Z made a boob over tits

As I said the other day, I am lamentably bad at distinguishing one songbird from another.  I’m okay with other birds on the whole, largely because their voices are easier to distinguish – I mean, you can’t really mistake an owl or a pigeon, even if you’re slightly hazy on the specific breed – but the thing is, unless you’re with a person who can tell you, when you hear a pretty warbling sound, you then have to peer around to find the bird that’s singing and then identify it.  If you’re both shortsighted and unobservant, as I am (and the second does, to quite some extent, follow on from the first), this isn’t all that easy.

However, nowadays there’s an app for most things, and I’ve downloaded one onto my phone and I listened to various birds.  The first thing was that I discovered that it was a great tit I heard and saw the other day.  It was at the top of a hedge with the light behind it, I couldn’t see well enough.  At least I know a tit when I see it.  I also confirmed that I recognise the song of a blackbird.  Otherwise … oh dear, this is not going to be easy.  It’s not exactly that they all sound similar, but that there isn’t enough to go on, to remember which one is which.

I asked Russell to identify some and he proved to be as bad as it as I am, similarly recognising the blackbird but not the robin, bluetit or chaffinch.  I was somewhat encouraged by this as, though he’s fairly close to tone deaf (or at any rate, as uninterested in music as anyone I’ve ever known and not able to hold much of a tune), he’s very fond of birds and grew up in the country, unlike me.  He’s also much more observant than I am.

Ah, I’ve just heard a pheasant in the garden. I know what he sounds like.

9 comments on “Z made a boob over tits

  1. tim

    I can do you magpies (pneumatic drills) and jays (blocked drains), plus the usual suspects you mention, but otherwise, I’m bird-blind too.

    Irresistible subject line, BTW.

    Reply
  2. 63mago

    As much as I like those lovely feather balls … but I always recognize the song of a great tit, its sounds like “cis-cis-be” to me.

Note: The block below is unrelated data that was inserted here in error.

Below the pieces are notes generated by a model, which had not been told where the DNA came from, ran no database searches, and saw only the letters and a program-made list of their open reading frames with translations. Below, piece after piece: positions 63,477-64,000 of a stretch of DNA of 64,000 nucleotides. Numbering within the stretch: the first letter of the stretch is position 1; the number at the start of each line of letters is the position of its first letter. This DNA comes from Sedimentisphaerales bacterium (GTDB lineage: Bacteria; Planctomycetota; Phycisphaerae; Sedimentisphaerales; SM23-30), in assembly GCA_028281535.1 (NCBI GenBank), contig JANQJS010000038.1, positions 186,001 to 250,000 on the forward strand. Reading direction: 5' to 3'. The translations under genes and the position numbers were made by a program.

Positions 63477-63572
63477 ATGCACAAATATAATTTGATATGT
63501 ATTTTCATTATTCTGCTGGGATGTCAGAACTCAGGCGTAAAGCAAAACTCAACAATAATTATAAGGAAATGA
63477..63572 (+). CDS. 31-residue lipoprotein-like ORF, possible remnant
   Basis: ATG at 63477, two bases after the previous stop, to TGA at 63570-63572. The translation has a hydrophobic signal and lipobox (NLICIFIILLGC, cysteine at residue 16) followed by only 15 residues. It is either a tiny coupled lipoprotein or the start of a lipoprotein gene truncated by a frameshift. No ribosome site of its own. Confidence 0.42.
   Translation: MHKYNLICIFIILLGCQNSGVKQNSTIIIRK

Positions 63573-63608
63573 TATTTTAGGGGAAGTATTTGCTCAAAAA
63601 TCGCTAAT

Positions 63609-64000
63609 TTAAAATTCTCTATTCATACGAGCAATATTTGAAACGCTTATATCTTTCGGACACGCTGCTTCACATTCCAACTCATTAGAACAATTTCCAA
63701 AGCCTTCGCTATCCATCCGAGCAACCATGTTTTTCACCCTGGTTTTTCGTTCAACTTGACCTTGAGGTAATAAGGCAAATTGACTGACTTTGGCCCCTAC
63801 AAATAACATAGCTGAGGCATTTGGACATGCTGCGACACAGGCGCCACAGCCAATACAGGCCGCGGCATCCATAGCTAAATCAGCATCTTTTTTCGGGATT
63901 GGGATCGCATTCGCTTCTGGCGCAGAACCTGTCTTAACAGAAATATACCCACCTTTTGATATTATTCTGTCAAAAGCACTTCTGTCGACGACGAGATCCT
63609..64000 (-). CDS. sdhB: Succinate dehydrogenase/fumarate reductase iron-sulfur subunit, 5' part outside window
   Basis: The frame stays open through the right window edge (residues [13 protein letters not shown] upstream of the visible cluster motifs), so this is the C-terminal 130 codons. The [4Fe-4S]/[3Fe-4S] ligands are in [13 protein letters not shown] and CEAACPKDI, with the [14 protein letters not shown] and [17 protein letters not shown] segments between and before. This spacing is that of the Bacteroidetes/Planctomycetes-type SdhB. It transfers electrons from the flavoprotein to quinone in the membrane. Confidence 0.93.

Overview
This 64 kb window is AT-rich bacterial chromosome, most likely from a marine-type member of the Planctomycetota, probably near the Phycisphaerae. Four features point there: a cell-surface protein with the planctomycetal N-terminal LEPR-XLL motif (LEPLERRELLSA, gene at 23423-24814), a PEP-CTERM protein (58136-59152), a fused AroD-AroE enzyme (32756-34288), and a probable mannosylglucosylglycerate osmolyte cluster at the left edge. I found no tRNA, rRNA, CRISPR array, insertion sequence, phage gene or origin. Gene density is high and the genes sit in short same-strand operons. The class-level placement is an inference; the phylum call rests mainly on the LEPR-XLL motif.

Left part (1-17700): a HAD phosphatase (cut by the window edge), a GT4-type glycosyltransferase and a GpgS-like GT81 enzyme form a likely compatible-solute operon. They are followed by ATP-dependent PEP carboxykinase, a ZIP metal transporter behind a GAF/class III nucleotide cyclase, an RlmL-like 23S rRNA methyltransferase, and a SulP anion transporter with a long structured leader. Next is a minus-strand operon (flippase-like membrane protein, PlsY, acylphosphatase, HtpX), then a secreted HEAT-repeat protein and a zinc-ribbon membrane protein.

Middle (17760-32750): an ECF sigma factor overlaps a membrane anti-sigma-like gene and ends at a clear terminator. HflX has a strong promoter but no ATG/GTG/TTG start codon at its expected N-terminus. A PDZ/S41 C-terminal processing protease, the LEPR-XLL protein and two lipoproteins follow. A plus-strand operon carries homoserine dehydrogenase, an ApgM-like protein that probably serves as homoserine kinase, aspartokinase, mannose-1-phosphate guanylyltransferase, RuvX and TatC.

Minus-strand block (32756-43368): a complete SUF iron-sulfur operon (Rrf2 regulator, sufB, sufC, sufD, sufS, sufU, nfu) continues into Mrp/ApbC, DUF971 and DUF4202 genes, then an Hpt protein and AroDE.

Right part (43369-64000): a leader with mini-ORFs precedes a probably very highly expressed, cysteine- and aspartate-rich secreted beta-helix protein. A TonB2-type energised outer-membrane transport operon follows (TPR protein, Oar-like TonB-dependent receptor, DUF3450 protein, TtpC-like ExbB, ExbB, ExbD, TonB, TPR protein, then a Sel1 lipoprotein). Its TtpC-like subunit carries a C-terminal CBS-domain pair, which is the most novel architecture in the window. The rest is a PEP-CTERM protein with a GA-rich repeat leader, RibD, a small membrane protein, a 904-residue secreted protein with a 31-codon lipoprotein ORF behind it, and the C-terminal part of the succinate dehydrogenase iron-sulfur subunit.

Reply
  3. Mike Horner

    The thrush ‘sings his song’ thrice over, so he’s easy to recognise. The yellow hammer sings ‘a little bit of bread and no CHEESE’, but they’re getting quite rare; and anyway, there’s not many I can hear now, let alone recognise.

    Reply
  4. kipper

    Same here. I can tell there are stellar jays out and about because their call always reminds me of metal Venetian blinds hitting a glass door or some reason. Otherwise completely inept in bird call identification.

    Reply
  5. Liz

    I lay in bed in the caravan last Sunday morning marvelling at the range of different bird sounds I could hear. I couldn’t have picked any one species out of that early morning performance.

    We have blue tits that come into our garden everyday and they do chirrup at me when I am at the washing line but sat here now, I cannot remember the exact sound they make.

    Reply
  6. Pontillius

    I was talking to the neighbour over the garden fence the other week about the birds, or lack of, in our gardens due to too many cats.
    She: “Well, I have got blue tits”
    Me: “It must be the cold”
    She: “Pardon?”
    Me: “Must go. My phones ringing”

    Boom, boom!

    Reply
  7. Z Post author

    We all seem to be much of a mind, or an ear – only recognise the most distinctive ones, except Mike. What a pity that you can’t hear them now, Mike.

    Pontillius, thank you for coming down to my level! I suspect that this post title will come up in many people’s searches over the next few weeks, to their complete disappointment.

    Reply

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